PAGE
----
Mars Exploration Missions and Mars base
Therefore countries are planning first an exploration, and then the establishment of a permanent Mars base to support exploration. Once you have this Mars base, which perhaps is supported by the U.S. and its European-Japanese allies, it’s developing all these technologies for creating resources on Mars, and the interplanetary transportation is becoming cheaper. At this point, it becomes possible to envision not only other countries, including small ones, creating their own base on Mars, but private groups, says Robert Zubrin, president and founder of the space advocacy organization the Mars Society during an interview.
China is preparing for ambitious mission to Mars in 2020 for “robotic and human settlement” on the mysterious planet. China launched the Mars probe in July 2020, aiming to complete orbiting, landing and roving in one mission. China’s first Mars mission, Tianwen-1, is expected to reach the red planet’s orbit in February. It is due to land on Mars in May and will release a rover for scientific exploration that is expected to operate for about 90 Martian days, which are slightly longer than their equivalent on Earth.
Zhang Rongqiao said China is seeking to become the first country to conduct joint orbital and surface exploration of Mars in a single mission. The probe will provide invaluable data on temperature, atmospheric conditions and landscape, before Beijing dispatches further missions to retrieve soil and rock samples.
Mr Zhang, the chief architect the mission, said the probe will be made up of three parts; orbiter, lander and rover. “The lander will separate from the orbiter at the end of a journey of around seven months and touch down in a low latitude area in the northern hemisphere of Mars where the rover will explore the surface,” said state news agency Xinhua. China has announced plans to build a manned moon base which will explore lunar resources and act as a launchpad for missions to Mars. The lunar outpost is expected to have “multiple tube cabins that interconnect and provide oxygen to people inside”, according to a video seen by Chinese media. China is building a 400-million-yuan ‘Mars simulation base’ in a remote area of its dry and rocky north-west to boost scientific research of the red planet and local tourism.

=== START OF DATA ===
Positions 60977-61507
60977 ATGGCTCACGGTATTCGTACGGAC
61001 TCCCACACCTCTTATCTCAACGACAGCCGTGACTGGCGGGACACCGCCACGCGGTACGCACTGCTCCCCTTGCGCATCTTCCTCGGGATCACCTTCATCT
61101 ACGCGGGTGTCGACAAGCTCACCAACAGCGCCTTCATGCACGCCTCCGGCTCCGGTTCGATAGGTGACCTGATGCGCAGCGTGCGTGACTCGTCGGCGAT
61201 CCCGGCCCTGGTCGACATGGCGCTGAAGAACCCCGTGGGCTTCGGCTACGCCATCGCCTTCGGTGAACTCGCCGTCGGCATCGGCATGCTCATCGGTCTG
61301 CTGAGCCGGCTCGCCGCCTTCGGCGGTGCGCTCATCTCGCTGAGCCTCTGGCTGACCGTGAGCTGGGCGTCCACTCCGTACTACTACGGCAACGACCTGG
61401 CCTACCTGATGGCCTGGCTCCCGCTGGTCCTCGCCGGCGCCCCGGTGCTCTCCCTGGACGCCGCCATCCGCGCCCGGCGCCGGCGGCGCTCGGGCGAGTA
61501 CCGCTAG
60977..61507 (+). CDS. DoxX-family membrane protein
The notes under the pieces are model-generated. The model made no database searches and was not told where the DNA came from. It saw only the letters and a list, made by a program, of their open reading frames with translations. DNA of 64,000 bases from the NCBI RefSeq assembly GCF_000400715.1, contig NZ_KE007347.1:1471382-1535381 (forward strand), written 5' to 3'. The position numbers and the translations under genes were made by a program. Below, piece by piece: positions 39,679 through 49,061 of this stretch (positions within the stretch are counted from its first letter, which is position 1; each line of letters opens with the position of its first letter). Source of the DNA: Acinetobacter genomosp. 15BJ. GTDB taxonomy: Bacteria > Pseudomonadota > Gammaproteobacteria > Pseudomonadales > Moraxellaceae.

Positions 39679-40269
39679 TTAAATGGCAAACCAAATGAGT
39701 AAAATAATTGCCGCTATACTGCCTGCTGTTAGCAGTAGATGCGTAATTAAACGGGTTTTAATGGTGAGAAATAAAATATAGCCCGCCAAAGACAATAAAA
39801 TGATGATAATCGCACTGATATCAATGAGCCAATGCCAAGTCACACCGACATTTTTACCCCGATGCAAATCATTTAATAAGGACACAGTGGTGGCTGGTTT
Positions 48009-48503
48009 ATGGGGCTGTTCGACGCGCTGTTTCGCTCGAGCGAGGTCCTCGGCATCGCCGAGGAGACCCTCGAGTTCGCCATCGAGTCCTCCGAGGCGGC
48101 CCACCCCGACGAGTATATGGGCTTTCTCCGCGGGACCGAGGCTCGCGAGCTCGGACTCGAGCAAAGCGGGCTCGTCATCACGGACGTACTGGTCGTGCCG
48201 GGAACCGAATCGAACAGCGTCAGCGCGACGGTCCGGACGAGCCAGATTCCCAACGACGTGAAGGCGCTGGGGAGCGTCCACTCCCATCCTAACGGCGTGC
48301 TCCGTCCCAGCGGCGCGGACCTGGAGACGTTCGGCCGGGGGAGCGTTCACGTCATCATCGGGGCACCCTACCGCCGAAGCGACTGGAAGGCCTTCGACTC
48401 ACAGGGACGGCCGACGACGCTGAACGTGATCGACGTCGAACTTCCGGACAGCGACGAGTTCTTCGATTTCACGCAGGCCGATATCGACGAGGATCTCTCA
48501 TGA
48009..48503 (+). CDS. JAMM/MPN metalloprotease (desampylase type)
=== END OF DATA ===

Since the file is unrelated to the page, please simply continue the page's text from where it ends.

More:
Another Chinese agency, the China Aerospace Science and Industry Corp., or CASIC, expects to launch a nuclear-powered spacecraft in 2040, that will most likely support China’s own Mars mission efforts. Its other projects include exploring the space within and beyond the asteroid belt, building orbital solar power plants, as well as mining the Moon and asteroids.
China is not alone in having Mars Ambitions. On March 21, President Donald Trump signed a new law that mandates NASA send people to Mars by 2033. Then, a week later, the space agency published its most detailed plan yet for reaching the red planet. The scheme involves locking astronauts into a tube-shaped spaceship, sending them into deep space for 3 years, and giving them no form of emergency escape beyond the moon.
Two other probes are also on their way to the red planet – the United Arab Emirates’ first Mars mission, Hope, and the US Perseverance rover. All three missions were launched in July 2020. Loaded with scientific instruments, advanced computational capabilities for landing, and other new systems, the Perseverance rover is the largest, heaviest, most sophisticated vehicle NASA has ever sent to the Red Planet.
The rover has a tough mission. Not only does it have to land on a treacherous planet, it has to work on its science goals: searching for signs of ancient microbial life, characterizing the planet’s geology and climate, collecting carefully selected rock and sediment samples for future return to Earth, and paving the way for human exploration beyond the Moon. “Perseverance sets a new bar for our ambitions at Mars,” said Lori Glaze, planetary science director at NASA Headquarters in Washington. “We will get closer than ever before to answering some of science’s longest-standing questions about the Red Planet, including whether life ever arose there.”
As part of its next Mars mission, NASA is sending an experimental helicopter to fly through the red planet’s thin atmosphere. If it works, the small helicopter, named Ingenuity, will open a new way for future robotic explorers to get a bird’s-eye view of Mars and other worlds in the solar system. “This is very analogous to the Wright brothers moment, but on another planet,” said MiMi Aung, the project manager of the Mars helicopter at NASA’s Jet Propulsion Laboratory over the past six years.
Flying on Mars is not a trivial endeavor. There is not much air there to push against to generate lift. At the surface of Mars, the atmosphere is just 1/100th as dense as Earth’s. The lesser gravity — one-third of what you feel here — helps with getting airborne. But taking off from the surface of Mars is the equivalent of flying at an altitude of 100,000 feet on Earth. No terrestrial helicopter has ever flown that high, and that’s more than twice the altitude that jetliners typically fly at.